Why You Should Separate Budgets for Grocery Lists & Household Items
When grocery shopping on a budget, it's important to separate your grocery budget from your household and personal care budget. It is killing our grocery budgets when we buy household and personal care products while we are grocery shopping.
We are at the beginning of a brand new month, and this is the perfect time to separate these two categories and make them their own. You might be thinking, I don't want to make separate trips. You don't have to; I'm going to show you how.
Let's backtrack a little bit. You go to the grocery store. You realize you need hairspray. You grab another package of toilet paper, and you pick up a couple more household items while you're grocery shopping.
You have your grocery envelope, get up to the cash register to pay, and feel like your grocery budget just got squeezed because those household and personal care products are just sucking your grocery budget money away from you. You wonder how to stay within your grocery budget when you're constantly going over.
1. Separate your budgets
You don't need to increase your grocery budget; just separate it. If you are not aware of the household and personal care products you need during the month, they will creep up on you and wipe out your grocery budget. I can tell you that when I was shopping like that versus how I do it now, my budget is in much better shape now.
2. Creating a household category budget
By separating the budget now, you can completely focus on your grocery budget for just groceries, and then you can have a household category budget. You decide how much goes in. Typically, for me, $50 is enough.
At the end of each month, I take a notepad and walk around my house.
I go through my linen closet. I check in my utility closet, under my husband's bathroom sink, where I keep some of our cleaning supplies.
I also check in my drawers in the kitchen, where I keep aluminum foil, parchment paper, and things like that. I walk through the whole house, and after you've done this for a few months, you get good at knowing what you're running low on.
3. Order your household items
I make a list of things that I need to get for the month. If I have enough items to last for the month, I might put some things on next month's list. I've written it down at the end of each month and placed an order.
Typically I get on the Target app on my phone; I order everything I need and do a drive-up pickup.
Target or Walmart pickup tends to be my favorite way to purchase my household items other than going to Dollar Tree. Another option is getting on Amazon and ordering what you need from there. I think you'll pay higher prices if you do that.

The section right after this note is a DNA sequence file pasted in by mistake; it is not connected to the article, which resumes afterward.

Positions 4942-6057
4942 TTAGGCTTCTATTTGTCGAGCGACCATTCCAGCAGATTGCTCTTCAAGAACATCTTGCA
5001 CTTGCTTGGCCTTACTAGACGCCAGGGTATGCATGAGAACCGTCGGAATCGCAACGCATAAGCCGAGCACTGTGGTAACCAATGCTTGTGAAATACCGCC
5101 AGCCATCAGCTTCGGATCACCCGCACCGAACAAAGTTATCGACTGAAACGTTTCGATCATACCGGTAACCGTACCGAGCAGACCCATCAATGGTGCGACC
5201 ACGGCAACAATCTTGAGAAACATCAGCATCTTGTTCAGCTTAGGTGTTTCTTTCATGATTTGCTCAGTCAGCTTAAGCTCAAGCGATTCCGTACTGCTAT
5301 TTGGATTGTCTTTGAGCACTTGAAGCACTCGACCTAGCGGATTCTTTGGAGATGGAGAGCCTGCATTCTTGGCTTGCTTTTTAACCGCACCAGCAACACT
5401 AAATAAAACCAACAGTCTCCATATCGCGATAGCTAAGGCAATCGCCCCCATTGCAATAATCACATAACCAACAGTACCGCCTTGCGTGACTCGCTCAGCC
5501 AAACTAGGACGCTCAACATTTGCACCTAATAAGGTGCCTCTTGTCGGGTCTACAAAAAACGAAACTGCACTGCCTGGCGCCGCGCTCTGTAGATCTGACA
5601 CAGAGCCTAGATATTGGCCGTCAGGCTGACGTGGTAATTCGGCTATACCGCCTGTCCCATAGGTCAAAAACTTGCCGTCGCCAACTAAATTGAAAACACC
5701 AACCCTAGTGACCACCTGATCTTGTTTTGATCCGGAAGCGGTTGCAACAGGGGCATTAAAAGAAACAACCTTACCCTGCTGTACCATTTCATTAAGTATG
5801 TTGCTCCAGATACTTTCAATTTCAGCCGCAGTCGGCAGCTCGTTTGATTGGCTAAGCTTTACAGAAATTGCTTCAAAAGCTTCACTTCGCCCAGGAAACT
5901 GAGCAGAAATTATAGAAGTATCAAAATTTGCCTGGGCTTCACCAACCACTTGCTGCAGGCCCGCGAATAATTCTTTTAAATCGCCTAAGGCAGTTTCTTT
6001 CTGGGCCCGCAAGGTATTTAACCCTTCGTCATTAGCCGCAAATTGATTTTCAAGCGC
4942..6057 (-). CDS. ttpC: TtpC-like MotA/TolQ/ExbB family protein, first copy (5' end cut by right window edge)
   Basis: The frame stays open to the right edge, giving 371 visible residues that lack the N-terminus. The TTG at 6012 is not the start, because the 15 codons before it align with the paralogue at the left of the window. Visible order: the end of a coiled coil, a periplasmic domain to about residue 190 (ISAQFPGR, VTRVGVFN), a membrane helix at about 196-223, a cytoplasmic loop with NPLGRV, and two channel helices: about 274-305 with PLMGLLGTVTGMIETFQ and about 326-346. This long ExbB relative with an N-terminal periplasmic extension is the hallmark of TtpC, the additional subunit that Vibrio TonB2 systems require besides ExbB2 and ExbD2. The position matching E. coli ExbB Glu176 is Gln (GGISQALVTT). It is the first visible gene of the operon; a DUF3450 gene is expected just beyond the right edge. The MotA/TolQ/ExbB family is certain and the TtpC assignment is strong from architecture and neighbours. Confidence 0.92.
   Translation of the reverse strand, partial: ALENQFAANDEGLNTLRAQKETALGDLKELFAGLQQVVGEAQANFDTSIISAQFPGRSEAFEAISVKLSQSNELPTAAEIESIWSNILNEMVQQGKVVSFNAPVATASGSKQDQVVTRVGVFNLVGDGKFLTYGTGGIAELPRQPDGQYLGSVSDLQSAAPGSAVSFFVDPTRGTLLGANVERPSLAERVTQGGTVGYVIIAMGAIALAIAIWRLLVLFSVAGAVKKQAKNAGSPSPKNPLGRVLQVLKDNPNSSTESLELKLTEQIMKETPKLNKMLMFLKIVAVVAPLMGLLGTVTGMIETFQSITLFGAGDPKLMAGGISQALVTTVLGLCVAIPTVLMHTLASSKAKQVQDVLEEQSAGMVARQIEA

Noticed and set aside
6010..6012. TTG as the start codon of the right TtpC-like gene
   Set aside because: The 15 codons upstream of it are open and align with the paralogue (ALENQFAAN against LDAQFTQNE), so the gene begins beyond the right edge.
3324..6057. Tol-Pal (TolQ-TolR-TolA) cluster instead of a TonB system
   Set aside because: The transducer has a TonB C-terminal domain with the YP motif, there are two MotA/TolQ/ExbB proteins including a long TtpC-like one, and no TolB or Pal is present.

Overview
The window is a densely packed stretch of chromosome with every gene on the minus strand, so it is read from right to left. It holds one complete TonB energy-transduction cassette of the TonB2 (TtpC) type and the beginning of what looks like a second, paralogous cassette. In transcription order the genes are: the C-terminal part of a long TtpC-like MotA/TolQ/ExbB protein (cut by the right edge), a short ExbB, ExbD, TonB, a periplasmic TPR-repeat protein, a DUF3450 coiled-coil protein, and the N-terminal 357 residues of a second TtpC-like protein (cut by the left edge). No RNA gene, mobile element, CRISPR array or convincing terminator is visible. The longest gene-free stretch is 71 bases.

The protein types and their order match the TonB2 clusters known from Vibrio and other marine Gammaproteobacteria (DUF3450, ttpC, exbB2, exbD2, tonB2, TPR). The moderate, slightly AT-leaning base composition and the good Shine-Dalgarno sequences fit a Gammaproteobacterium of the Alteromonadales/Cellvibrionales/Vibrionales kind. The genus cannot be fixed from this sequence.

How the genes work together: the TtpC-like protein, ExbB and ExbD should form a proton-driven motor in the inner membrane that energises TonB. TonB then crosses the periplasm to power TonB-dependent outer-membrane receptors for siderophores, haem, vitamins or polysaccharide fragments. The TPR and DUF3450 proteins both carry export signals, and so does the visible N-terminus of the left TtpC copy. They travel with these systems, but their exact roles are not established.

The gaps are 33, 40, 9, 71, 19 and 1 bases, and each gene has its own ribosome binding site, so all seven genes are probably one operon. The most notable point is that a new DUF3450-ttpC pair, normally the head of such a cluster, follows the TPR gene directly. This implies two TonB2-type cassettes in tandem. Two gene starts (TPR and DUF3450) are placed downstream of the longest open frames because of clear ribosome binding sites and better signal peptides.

You'll have to determine prices and which store is best for purchasing your household and personal care product items each month. Sometimes the price is better at Walmart; sometimes, it's better at Dollar Tree.
I usually pick up my kids' shampoo, conditioners, and body wash at Dollar Tree.
There is so much freedom when we go grocery shopping, knowing that we don't have to worry about purchasing anything other than food. I want to remind you that cash is unnecessary for your household budget category.
Some of you might cringe when I say that because you are cash envelope people, and so am I, but not necessarily with this category.
I would say 99% of the time; I am on my phone ordering a Target order to pick up because, to me, it is the easiest method. When I'm out running errands, I'll swing by, pick up my order, and it's done.
Regarding skincare and makeup, I typically only purchase those twice a year, in May and November, so I will put aside money for that.
My household and personal care products budget typically go for things that are needed in the home. Everyone in the household knows the system.
My husband knows my system now, so at the end of each month, he'll tell me he needs more deodorant, or more bar soap, or whatever it is, and I include it in my Target order.
Occasionally, I will run out of something in the middle of the month, and I'll need to use my grocery budget to purchase it, but most of the time, it's small things like paper plates or plastic spoons for school lunches. It's so inexpensive, and it does not bust my grocery budget.
Why you should separate budgets for a grocery list & household items
I hope this inspires you to separate these two categories into their own budget. Having a grocery budget and a separate household budget are small changes that can significantly impact your financial success.
Your grocery budget greatly affects how much money you can save or use to pay off debt each month. How often do you go over your grocery budget? Comment below, and let me know if you separate your budgets.